Healing Seekers’ Expedition Congo for Education
The Healing Seekers Team, Wil Weldon, Esteban “Tibi” Barrera, and founder, Amy Greeson, together with their interpreters, drivers, trackers and guides, have just returned from a two month long expedition to the Congo. A trip described by Greeson as their toughest and most grueling expedition to date, to a pristine region of Africa, unexplored and unmapped by outsiders.
Greeson says that Expedition Congo for Education was a great success – in some unusual and unexpected ways. “We had many…challenges, the least of which was the jungle itself. The results are footage and stories which will greatly benefit students for generations to come.”
“We realized early on that some of the most powerful educational lessons [learned in this expedition] would involve overcoming personal challenges and teaching that with perseverance you can achieve anything you set out to do. I believe that beyond lessons about nature and the environment, cultures and customs, these lessons about going ‘within’ have the power more than any others to transform a child’s life.”
Who are Healing Seekers? Healing Seekers is an educational resource serving the community and world as a 501(c) 3 non –profit organization. The organization’s primary focus is to provide video content and resources for school systems, educational venues and the general public.
The Healing Seekers Team has explored some of the most remote areas of the world such as the Amazon and Andes, Madagascar, and Papua New Guinea. Treks are extensively filmed, creating fascinating educational videos and webisodes. These materials complement school curricula.
Furthermore, the organization creates greater awareness of indigenous cultures and life forms; encourages the preservation of the environment and its people with a particular interest in health and healing joining together with other people and groups in measures of sustainability, and collaborates with others who share our vision and mission, both locally and globally.
The Congo expedition was both a high point in the team’s collective experience, and also one of the most difficult and excruciating voyages they have ever undertaken.
It was, says Greeson, a severe struggle for everyone, every day. In an area inhospitable to humans, even to the indigenous Congolese people, the team was constantly plagued by everything from the predictable to the completely unpredictable.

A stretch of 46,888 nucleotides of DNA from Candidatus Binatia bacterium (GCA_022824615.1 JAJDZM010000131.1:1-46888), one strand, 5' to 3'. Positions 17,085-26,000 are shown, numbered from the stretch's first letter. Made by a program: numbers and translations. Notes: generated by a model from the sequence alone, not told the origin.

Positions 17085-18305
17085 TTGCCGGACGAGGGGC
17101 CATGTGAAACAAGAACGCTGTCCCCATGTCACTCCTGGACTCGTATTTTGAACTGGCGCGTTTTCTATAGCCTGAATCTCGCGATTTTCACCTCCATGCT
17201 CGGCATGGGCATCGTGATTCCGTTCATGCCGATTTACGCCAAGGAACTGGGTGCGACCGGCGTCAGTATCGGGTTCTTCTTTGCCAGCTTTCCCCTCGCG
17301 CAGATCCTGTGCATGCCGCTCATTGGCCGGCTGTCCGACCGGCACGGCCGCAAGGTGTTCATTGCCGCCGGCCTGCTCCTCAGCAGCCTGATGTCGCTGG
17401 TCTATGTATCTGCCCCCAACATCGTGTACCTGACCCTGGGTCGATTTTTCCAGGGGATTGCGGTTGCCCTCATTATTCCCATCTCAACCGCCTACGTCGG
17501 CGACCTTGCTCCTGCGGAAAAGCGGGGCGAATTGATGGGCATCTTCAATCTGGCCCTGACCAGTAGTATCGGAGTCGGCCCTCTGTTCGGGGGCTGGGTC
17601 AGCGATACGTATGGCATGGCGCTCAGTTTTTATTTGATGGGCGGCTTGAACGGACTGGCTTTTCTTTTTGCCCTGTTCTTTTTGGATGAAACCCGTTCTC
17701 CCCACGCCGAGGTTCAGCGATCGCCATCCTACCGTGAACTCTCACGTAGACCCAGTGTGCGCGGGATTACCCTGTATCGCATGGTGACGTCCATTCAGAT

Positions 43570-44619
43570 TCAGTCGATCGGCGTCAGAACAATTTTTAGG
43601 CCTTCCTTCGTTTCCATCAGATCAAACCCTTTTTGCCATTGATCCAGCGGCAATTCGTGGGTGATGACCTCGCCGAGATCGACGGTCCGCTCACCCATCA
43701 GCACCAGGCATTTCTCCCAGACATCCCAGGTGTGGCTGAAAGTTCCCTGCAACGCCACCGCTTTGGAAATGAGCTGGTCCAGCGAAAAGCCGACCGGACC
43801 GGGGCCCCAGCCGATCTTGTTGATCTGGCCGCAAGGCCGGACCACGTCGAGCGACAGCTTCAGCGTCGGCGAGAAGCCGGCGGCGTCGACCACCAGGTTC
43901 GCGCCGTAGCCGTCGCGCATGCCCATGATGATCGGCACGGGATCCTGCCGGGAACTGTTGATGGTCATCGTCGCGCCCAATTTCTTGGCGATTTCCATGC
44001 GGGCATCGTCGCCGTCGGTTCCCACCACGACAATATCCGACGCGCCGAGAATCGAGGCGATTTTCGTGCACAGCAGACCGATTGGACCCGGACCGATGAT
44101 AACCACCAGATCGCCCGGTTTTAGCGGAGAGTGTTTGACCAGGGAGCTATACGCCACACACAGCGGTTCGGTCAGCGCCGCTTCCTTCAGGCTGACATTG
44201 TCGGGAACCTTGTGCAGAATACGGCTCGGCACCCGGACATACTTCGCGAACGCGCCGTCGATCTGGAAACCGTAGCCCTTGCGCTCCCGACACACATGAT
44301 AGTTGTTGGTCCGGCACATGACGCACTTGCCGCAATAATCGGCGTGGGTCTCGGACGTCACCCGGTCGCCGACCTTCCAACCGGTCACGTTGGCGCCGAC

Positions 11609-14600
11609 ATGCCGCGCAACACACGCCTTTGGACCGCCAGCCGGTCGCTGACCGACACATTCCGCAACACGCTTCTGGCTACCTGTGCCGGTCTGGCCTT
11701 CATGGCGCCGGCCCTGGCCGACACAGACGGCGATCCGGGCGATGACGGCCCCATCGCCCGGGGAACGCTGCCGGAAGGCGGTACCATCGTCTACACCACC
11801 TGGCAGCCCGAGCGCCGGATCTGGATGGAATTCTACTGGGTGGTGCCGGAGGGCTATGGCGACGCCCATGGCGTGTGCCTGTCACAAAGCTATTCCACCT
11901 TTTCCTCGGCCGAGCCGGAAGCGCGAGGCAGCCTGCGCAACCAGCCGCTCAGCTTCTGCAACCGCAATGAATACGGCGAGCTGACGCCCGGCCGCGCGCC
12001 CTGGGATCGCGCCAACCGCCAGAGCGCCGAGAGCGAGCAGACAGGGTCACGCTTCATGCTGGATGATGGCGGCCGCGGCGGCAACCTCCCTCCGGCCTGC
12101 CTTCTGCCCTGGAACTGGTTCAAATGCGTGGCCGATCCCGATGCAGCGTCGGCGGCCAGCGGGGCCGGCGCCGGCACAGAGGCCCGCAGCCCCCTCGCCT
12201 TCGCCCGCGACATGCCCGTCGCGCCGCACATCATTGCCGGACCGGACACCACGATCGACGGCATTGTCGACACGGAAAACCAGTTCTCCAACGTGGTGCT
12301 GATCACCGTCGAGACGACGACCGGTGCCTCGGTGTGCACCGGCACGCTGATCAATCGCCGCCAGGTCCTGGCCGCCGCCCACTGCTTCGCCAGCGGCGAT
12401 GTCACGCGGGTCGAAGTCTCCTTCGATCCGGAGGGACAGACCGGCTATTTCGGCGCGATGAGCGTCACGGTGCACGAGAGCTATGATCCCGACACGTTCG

Lack of water even in areas where water was supposed to exist, swarms of dangerous stinging bees and ants, thorns and briars which pierced clothing and sliced skin – this dense jungle was difficult to cut one’s way through even with machetes. But it was teeming with life!
As Greeson tells the story, this expedition was a series of challenges which might have proved dangerous, even fatal, vs. a series of life-changing experiences which the team treasured and which they are looking forward to sharing with others.
The first unexpected challenge. The expedition encountered difficulties right from the start. The group originally employed by Greeson and her team to carry out logistical support from identifying sources of food and water to finding tracks through the jungle, proved not able to do the job. The logistics group bailed out, in fact right after the team’s first series of confrontations with the police/authorities. Extensive reassessments had to be made to cover these losses.
Physical challenges- ants and bees: Because Greeson had anticipated danger from venomous snakes falling from the trees, the team made sure to carry anti snake venom meds with them. But snakes turned out to be the least of their worries.
Columns of biting ants, stinging insects, e.g. bees which were rife in the dry season more than made up for the absence of poisonous snakes. If the group stopped in their tracks for a mere 20 minutes or so, swarms of bees attacked.
Greeson proved to be unusually susceptible to bees which covered her entire body. They swarmed up her legs, and crawled into her clothing and behind her glasses. And into her ears.
Greeson wasn’t alone. The bees encountered near the end of the trip went after Esteban Barrera (aka Tibi). Although Tibi is a tough wilderness survivalist he too was susceptible – his arm, severely bitten, swelled up to two to three times its original size. Luckily they found a clinic which treated Tibi successfully with cortisone.
And in addition to the hostile insects, the team also encountered myriads of exquisite butterflies and a grasshopper with brilliant plumage. Greeson says that these beautiful creatures often arrived at the times she was in her lowest spirits, and gave her joy in dark hours.